Acoustic charge transport devices such as heterojunction acoustic charge transport devices are devices which are used to propagate charge carriers through a transport channel formed in a piezoelectric semiconductor substrate. Such acoustic charge transport devices generally include an input ohmic electrode for delivering charge carriers to an electropotential well established within the transport channel, as well as an output ohmic electrode for receiving charge carriers after they have propagated through the transport channel. Finally, such acoustic charge transport devices often include a surface acoustic wave transducer which is able to generate a surface acoustic wave and deliver the wave to the transport channel. The charge carriers which are in the electropotential well within the transport channel are then carried to the output ohmic contact in response to propagation of the surface acoustic wave through the transport channel.

Tight control of the transport channel's be precisely controlled charge carrier density is required for the acoustic charge transport devices so that the charge induced by the surface acoustic wave is sufficiently high as well as to maximize the signal-to-noise ratio. However, the charge carrier density is often a function of process-dependent as well as temperature dependent variations. With respect to process dependent variations, it will be noted that acoustic charge transport devices are often formed by molecular-beam epitaxy in which multiple molecular beams having different flux and chemistry are used in an ultrahigh-vacuum epitaxial growth process. If the doping or the thickness of the layers which form during this process are lower than certain particular ranges, the resulting charge carrier density within the transport channel is relatively small. As a result, a relatively high channel resistance is produced and a relatively small charge is induced in the transport channel by the surface acoustic wave. A similar result is obtained if the operating temperature of the acoustic charge transport device is lower than expected.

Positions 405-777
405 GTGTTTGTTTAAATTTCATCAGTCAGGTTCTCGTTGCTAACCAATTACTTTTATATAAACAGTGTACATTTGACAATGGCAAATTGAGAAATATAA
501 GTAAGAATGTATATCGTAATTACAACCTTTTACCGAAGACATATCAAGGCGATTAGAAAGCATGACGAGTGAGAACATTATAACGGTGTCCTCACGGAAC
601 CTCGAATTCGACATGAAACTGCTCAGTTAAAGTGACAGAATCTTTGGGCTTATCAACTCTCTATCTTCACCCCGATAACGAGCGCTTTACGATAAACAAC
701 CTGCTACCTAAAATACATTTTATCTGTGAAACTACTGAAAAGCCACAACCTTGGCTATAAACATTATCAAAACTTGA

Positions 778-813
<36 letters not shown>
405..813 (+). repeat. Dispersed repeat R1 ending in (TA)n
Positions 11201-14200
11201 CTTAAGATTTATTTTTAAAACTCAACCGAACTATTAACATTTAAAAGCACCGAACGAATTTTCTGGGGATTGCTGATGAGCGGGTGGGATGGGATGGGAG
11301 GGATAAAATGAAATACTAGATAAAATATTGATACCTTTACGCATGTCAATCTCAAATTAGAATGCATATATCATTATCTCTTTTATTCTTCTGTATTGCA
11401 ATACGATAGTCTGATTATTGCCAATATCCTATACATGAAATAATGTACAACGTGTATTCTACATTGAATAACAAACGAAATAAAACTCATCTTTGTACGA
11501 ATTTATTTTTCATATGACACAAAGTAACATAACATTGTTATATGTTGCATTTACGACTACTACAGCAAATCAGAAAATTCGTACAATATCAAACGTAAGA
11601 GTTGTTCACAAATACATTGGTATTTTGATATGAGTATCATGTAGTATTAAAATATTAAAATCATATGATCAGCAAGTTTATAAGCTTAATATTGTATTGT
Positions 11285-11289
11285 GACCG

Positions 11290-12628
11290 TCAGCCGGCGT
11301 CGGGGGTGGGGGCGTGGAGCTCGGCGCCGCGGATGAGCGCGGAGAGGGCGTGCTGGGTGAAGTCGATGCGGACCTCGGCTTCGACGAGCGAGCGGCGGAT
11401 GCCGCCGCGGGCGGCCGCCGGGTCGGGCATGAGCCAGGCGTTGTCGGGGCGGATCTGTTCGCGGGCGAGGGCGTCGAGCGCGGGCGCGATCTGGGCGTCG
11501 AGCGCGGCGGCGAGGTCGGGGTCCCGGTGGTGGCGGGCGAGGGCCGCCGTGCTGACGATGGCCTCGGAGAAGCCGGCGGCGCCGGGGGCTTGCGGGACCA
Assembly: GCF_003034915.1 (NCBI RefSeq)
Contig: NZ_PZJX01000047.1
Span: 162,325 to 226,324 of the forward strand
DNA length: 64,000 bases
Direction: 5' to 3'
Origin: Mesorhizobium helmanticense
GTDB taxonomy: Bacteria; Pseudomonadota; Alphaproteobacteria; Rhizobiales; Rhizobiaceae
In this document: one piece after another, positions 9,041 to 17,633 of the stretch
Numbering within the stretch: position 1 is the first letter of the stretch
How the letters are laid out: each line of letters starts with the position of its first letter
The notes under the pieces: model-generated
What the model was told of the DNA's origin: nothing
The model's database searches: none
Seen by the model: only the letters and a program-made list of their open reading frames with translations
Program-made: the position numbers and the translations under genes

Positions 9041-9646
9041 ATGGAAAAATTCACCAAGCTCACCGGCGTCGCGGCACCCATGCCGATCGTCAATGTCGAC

Furthermore, if the doping or the thickness of the layers of the acoustic charge transport device are greater than desired, the excess charge carriers will tend to accumulate within the electropotential well. This causes non-isolated wave packages to travel on the surface of the transport channel thereby producing a small signal-to-noise ratio. A similar result is obtained when operating temperatures are higher than expected.

SUMMARY OF THE INVENTION

In accordance with the teachings of the present invention, an acoustic charge transport device is provided. The acoustic charge transport device is formed by a process which introduces process dependent variations in charge carry density within the device. The acoustic charge transport device includes a transport channel which is operable to carry charge carriers in conjunction with the movement of a surface acoustic wave. In addition, the acoustic charge transport device includes means for controlling the charge carry density within the transport channel. By controlling the charge carrier density within the transport channel, the process dependent as well as temperature dependent variations in charge carry density within the acoustic charge transport device can be controlled.

BRIEF DESCRIPTION OF THE DRAWINGS

The various advantages of the present invention will become apparent to those skilled in the art by reading the following specification and by reference to the following drawings in which:

FIG. 1 is a diagrammatic illustration of the acoustic charge transport device according to the teachings of the first preferred embodiment of the present invention;

FIG. 2 is a diagrammatic cross-sectional illustration of the acoustic charge transport device according to the teachings of the first preferred embodiment of the present invention taken in the direction of line 22 in FIG. 1;

FIG. 3 is a diagrammatic illustration of the acoustic charge transport device according to the teachings of the second preferred embodiment of the present invention; and

FIGS. 4(a)-4(c) are diagrammatic illustrations showing conduction band potentials across several material layers of the acoustic charge transport device shown in FIG. 1.

DETAILED DESCRIPTION OF THE PREFERRED EMBODIMENT